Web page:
Some of my other favorite things she said:
- Whatever it is you teach, you’re teaching about life.
- It’s not only what you write but what the silence is about. (I loved that)
- It’s your job as a poet to transform the form, just as you transform your life over time.
- We’ve lost the habit of passing down our history, our knowledge to our children.
- Those of you who want to write, you’ve got to know that what you’re doing is saving not only our people’s lives but everyone’s lives.
- Creating your own poetry forms helps you master the art of poetry.
- Everything has form. Free verse has form. You just have to discover the form as you write it.
- You’ve got to say: “I’m seditious,” and decide that you’re going to take control of your classrooms.
- You don’t have to hit someone or curse them to usurp their power.
- Read your poetry out loud, train your ear. The poem doesn’t exist until you say it out loud.
(My role at the conference was clearly to play Trivial (and in this case, not-so-trivial) Pursuit. I got to have a little interaction with Ms. Sanchez at the start of the session when she was trying to remember what singer worked with John Coltrane on “The Very Thought of You” (Johnny Hartman), and no one else knew, so I called it out . )
So, I had no idea what to think of a “Talkshop” … and I’m still not sure, but I am sure that I’m in love with Sonia Sanchez. She’s teaching about life, about poetry, about teaching. She’s magical. She has all of us in the palm of her beautiful hands.
And now I just want to post a mess of photos:
The room started out with only about a dozen and a half people, which really surprised me. But by the time we concluded, the room was full. I liked the end of the session. She had us all get up and make a circle (not an easy thing in an amphi-theater-style room) and then we had to go around the room and say one thing — our name, how we were feeling, what we were taking away from the session, whatever we wanted.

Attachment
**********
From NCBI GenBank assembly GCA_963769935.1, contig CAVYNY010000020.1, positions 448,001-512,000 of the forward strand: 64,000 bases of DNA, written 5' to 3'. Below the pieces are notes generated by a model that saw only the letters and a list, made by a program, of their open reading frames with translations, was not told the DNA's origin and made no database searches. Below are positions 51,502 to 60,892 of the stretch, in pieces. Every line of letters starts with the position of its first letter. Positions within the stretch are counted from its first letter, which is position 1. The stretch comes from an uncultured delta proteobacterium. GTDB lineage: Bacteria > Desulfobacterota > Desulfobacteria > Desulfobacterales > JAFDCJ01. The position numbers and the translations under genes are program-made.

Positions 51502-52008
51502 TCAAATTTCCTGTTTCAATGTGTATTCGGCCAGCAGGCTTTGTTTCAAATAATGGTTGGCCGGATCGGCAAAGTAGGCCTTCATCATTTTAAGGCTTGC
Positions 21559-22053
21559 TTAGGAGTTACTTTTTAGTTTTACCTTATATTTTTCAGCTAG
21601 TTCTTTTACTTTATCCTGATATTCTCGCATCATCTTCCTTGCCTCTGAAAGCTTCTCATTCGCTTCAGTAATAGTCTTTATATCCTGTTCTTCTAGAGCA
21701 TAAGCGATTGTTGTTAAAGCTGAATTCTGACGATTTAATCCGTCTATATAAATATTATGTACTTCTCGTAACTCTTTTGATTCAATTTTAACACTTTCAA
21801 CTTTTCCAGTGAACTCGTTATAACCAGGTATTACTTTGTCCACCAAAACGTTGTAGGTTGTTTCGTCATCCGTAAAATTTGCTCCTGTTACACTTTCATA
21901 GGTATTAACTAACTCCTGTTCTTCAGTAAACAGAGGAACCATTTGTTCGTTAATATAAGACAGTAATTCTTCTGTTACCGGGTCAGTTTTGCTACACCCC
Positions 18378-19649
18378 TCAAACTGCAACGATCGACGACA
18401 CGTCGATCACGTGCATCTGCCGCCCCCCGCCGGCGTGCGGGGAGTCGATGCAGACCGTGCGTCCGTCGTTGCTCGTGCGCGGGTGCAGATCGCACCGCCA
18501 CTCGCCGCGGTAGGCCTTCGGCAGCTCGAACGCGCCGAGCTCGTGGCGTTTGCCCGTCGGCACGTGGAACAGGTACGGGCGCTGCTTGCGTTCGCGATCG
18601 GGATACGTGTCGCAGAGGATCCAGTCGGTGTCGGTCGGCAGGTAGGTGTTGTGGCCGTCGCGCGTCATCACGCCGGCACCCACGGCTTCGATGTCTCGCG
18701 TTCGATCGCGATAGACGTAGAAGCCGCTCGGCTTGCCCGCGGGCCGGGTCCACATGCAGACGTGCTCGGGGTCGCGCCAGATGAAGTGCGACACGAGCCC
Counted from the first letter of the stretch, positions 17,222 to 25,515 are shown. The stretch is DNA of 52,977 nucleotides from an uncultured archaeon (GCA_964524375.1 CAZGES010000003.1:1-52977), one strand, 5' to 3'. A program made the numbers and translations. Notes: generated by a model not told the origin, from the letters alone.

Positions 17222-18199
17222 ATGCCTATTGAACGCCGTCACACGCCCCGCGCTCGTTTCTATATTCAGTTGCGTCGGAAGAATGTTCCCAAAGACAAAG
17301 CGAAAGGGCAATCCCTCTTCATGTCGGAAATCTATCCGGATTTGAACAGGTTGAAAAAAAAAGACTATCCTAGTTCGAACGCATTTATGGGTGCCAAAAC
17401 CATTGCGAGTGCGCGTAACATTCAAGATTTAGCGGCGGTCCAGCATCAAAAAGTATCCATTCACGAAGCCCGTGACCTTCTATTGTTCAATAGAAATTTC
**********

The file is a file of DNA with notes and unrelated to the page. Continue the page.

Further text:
We went way over time. I never made it to the creative non-fiction talkshop. There was just no way I was going to walk away before Ms. Sanchez had said everything she felt like saying to us. Period. Oh, and here are some more pictures:
She read a lot of poems, a few from Does Your House Have Lions, and dozens from Morning Haiku. I loved the way she talked us through some of the readings, showing us what she’d done here and there so we could get a sense of her process, a sense of how she thinks about language and rhythm.
And then there’s one more photo:
That’s me trying to smile and not look weepy. I had just been telling her how much she had brought Mildred back to me … note to self: don’t talk about things that are guaranteed to make you cry just when you’re supposed to be posing for a photo!
Ebeye yie, one more thing she taught us: it will be all right.